Tachypnea occurs in up to 92% of patients with blood clots

British Heart Foundation: Understanding blood clots

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Blood clots can form anywhere in the body where the blood has thickened due to an injury Unfortunately, approximately one in three cases are misdiagnosed, putting hundreds of thousands of patients in peril of death. Recognising the classic symptoms of pulmonary embolism could heighten the chances of curative treatment.

The Iranian journal Emergency, in 2014, stressed the importance of a well-timed diagnosis and management of pulmonary embolism for decreasing mortality.

The authors of the report explained: “Because of the lack of […] signs and symptoms, the diagnosis remains vague.”

They continued: “The classic symptoms of dyspnea, tachypnea, and decreased oxygen saturation may occur in up to 92 percent of cases.”

According to Medicine Plus, Tachypnea is a medical term used by healthcare providers to describe breathing that is too fast.

The term refers to fast, shallow breathing from lung disease or other medical causes, and differs from hyperventilation, where breathing is rapid but deep.

Dyspnea, which describes a tightening in the chest, air hunger, difficulty breathing and a feeling of suffocation, can occur within seconds of an embolism forming.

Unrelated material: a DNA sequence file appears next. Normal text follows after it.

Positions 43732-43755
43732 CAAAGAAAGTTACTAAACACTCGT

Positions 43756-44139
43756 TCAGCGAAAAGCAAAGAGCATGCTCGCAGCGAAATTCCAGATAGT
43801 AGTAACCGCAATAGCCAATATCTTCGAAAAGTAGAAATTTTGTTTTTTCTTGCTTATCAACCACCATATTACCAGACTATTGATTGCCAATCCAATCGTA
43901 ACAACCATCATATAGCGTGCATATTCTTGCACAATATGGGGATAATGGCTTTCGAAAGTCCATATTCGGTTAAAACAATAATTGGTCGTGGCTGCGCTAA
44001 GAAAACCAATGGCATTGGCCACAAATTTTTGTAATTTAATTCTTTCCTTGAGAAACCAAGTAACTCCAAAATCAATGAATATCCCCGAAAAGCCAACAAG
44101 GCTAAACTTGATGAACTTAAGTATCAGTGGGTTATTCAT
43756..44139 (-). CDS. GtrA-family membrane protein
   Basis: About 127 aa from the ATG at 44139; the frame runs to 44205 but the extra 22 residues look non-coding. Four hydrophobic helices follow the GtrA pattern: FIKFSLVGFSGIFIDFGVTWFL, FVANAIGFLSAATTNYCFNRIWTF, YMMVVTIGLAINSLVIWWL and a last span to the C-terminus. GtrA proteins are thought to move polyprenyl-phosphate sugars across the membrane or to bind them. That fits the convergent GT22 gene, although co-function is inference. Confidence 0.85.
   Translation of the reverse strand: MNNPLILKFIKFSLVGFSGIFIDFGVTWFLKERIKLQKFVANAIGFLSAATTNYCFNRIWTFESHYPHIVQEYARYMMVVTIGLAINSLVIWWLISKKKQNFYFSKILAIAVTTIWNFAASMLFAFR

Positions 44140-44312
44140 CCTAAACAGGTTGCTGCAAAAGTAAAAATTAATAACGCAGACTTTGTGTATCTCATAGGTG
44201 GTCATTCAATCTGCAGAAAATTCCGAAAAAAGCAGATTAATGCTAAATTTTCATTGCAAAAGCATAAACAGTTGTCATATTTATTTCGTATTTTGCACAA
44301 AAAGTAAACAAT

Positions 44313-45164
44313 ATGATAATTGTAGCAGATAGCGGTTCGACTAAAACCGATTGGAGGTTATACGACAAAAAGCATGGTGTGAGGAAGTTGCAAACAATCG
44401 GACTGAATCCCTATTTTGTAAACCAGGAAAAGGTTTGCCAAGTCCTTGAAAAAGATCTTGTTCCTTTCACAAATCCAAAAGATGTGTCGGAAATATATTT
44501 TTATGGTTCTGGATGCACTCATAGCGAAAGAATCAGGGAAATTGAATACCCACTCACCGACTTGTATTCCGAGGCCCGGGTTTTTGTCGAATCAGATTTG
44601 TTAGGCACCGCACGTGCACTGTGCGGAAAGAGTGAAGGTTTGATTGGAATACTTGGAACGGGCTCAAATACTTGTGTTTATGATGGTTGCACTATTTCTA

“[…] Because of numerous atypical presentations, physicians must focus on other clinical features to include or exclude them as possible diagnoses,” added the authors of the report.

In prior research, abdominal pain has been observed in around seven percent of patients with pulmonary embolisms.

Other symptoms that may accompany abdominal pain are nausea, diarrhoea and vomiting often accompany abdominal pain.

Roughly 30 to 40 percent of blood clot cases go unnoticed, however, since they do not manifest with typical symptoms.

In fact, a great number of patients fail to recognise that they have a deep vein clot until it causes a more serious condition.

The main danger with blood clots deep inside the vein is that they can break off and travel through the bloodstream.

The condition only proves fatal when blood clots reach the lungs, as the rest of the organs rely on them for oxygen.

Doctor Andrei Kindzelski, an NIH blood disease expert explained that before a person suffers pulmonary embolism, they may experience swelling, pain, warmth and redness of the leg.

How to avoid blood clots

Taking steps to reduce the chances of a blood clot forming in the veins can help people avoid potentially life-threatening health problems.

The most crucial step in avoiding pulmonary embolism is preventing blood clots in the deep veins of the legs.

Because these can form during surgery, most hospitals adopt aggressive measures to prevent blood clots, in the form of blood thinners.

Being overweight or obese can exert additional pressure on the veins in the pelvis and legs, doubling the risk of venous thromboembolism.

WebMD also advises steering clear of the following foods:

  • Refined /processed foods like white bread, white rice, pre-packaged foods, fast food, pastries, crackers, and french fries.
  • Sodas and other sugary drinks
  • Candy
  • Trans fats like margarine and lard
  • Red and processed meat.

The main danger with these products is that they cause lingering inflammation in the body, which has been shown to increase the risk of thrombosis.

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